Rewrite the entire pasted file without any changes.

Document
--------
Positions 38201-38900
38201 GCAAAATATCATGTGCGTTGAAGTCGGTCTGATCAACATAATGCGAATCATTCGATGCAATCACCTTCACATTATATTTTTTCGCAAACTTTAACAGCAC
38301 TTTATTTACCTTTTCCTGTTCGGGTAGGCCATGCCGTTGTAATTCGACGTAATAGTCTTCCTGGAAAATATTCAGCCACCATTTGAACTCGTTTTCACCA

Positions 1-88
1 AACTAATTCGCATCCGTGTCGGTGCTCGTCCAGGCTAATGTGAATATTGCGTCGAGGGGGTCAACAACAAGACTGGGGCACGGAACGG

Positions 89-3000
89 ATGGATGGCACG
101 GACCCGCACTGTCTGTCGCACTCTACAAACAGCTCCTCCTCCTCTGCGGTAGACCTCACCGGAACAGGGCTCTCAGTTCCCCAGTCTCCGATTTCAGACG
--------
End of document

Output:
Positions 38201-38900
38201 GCAAAATATCATGTGCGTTGAAGTCGGTCTGATCAACATAATGCGAATCATTCGATGCAATCACCTTCACATTATATTTTTTCGCAAACTTTAACAGCAC
38301 TTTATTTACCTTTTCCTGTTCGGGTAGGCCATGCCGTTGTAATTCGACGTAATAGTCTTCCTGGAAAATATTCAGCCACCATTTGAACTCGTTTTCACCA

Positions 1-88
1 AACTAATTCGCATCCGTGTCGGTGCTCGTCCAGGCTAATGTGAATATTGCGTCGAGGGGGTCAACAACAAGACTGGGGCACGGAACGG

Positions 89-3000
89 ATGGATGGCACG
101 GACCCGCACTGTCTGTCGCACTCTACAAACAGCTCCTCCTCCTCTGCGGTAGACCTCACCGGAACAGGGCTCTCAGTTCCCCAGTCTCCGATTTCAGACG